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George Washington Willard

Submitted by: Eric Wiech {Great Grandson}

George Washington Willard

George Washington Willard born around 18 Dec. 1892, George Willard served in World War 1 with the United States Army. The enlistment was in 1917 and the service was completed in 1919.

Story of Service

Pvt. George Washington Willard was born on December 18, 1892, in Madison, SD. His mother died when he was six. Soon after, he and his younger brother were placed in the Sioux Falls children’s home. From there, he was sent to live with a family that was quite poor. He worked long hours at farm labor, was fed little, slept in a bed bug-infested bed, only had socks hired men threw away, and had little schooling for two years. When he was constantly late for the little schooling he received, his teacher asked him why. After he explained, the teacher contacted the children’s home, which sent two women to check on his conditions. They immediately removed him from the home. He was placed into another foster home and lived/worked there until he was 17.

Pvt. Willard was drafted into the Army on the 20th of September, 1917, when he was 24. On May 11, 1918, he would sail from New York, NY to Liverpool, England. Listed as his “in case of emergency” contact is a “friend” from Summit, SD, Miss Agnus Swanson.

He served in the 30th Div., 59th Brigade, 114th Machine Gun Battalion, Company A, 3rd Platoon, 1st Squad. The gun squad had one combat cart, pulled by a mule, to transport its gun and ammunition as close to the firing position as enemy fire allowed. From there, the crews moved the guns and ammunition forward by hand. According to what my grandfather, Sherman Willard, told me, his father, Pvt. Willard, handled the mule and cart.

Less than two months later, Pvt. Willard would be hospitalized after becoming a victim of mustard gas while fighting in Belgium. On December 21, 1918 (three days after his 26th birthday), he was shipped home with the other “sick and wounded” from Liverpool, England, after being under the care of Base Hospital #33.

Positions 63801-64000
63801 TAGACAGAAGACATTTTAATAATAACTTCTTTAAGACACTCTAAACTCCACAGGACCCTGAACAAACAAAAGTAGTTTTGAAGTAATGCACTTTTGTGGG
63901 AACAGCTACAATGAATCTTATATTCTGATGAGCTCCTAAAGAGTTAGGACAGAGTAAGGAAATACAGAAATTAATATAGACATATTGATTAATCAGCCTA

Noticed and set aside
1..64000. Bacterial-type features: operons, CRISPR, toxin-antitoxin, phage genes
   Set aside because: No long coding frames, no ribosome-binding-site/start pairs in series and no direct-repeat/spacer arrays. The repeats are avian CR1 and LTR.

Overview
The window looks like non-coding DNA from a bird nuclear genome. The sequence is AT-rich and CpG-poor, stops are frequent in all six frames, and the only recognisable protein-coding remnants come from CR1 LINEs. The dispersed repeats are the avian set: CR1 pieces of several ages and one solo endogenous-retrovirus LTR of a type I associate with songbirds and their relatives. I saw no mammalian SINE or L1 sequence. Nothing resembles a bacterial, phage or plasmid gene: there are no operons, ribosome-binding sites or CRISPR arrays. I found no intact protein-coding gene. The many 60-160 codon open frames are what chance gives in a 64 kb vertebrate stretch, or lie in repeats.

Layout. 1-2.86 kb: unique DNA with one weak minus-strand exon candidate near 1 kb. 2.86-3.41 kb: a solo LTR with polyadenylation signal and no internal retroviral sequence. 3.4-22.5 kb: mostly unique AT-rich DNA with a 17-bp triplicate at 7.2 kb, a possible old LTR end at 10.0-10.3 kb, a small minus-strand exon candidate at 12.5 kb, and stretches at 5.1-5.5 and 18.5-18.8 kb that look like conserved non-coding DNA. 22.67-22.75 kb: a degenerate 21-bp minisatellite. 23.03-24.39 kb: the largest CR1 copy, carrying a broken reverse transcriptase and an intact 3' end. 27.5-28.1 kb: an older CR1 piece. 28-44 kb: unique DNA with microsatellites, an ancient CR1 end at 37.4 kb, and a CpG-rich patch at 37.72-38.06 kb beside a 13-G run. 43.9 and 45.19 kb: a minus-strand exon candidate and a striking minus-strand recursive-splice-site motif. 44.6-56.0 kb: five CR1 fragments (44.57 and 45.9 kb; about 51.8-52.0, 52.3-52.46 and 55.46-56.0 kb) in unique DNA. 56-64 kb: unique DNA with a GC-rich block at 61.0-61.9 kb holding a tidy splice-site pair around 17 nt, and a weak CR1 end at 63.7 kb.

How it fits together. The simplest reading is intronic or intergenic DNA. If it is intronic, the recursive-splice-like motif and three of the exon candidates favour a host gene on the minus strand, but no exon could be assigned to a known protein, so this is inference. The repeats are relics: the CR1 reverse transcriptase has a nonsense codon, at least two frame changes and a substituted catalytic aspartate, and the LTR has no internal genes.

Pvt. Willard was discharged from the Army at Fort Dodge, IA on January 21, 1919. He returned to South Dakota and, three months later, married his emergency contact, Miss Agnus Evelyn Cora Swanson.

Pvt. Willard was a farmer for three years before relocating to Minneapolis, MN to attend a government-sponsored school for shoe repair. The strenuous work of farming was too much for his mustard gas-damaged lungs. After finishing his schooling, the family relocated again to Benson, MN in 1925, where he would own and operate Willard’s Shu Fix, later to become G.W. Willard and Sons Shoe Repair and Harness Shop. In the late 1930’s, Pvt. Willard would serve as a Benson City council member, and was instrumental in getting a public swimming pool and city hall constructed. He was also a member of the American Legion, the VFW, Veterans of WWI, and lifetime member of the Disabled American Veterans.

In 1942, Pvt. Willard closed his business when he was unable to get any more quality shoe leather because the government needed it for the war effort. In 1944, he moved the family (now including eight children), to Bremerton, WA, where he worked as a sail maker in the Navy shipyards.

Pvt. Willard and his wife moved to Seattle, WA in 1964. She would die in 1977. The stress of losing her caused Pvt. Willard to have a heart attack soon after, from which he never fully recovered. He died November 17, 1978, in Vancouver, WA. Six months later, he would receive his Purple Heart for his injuries 60 years earlier.

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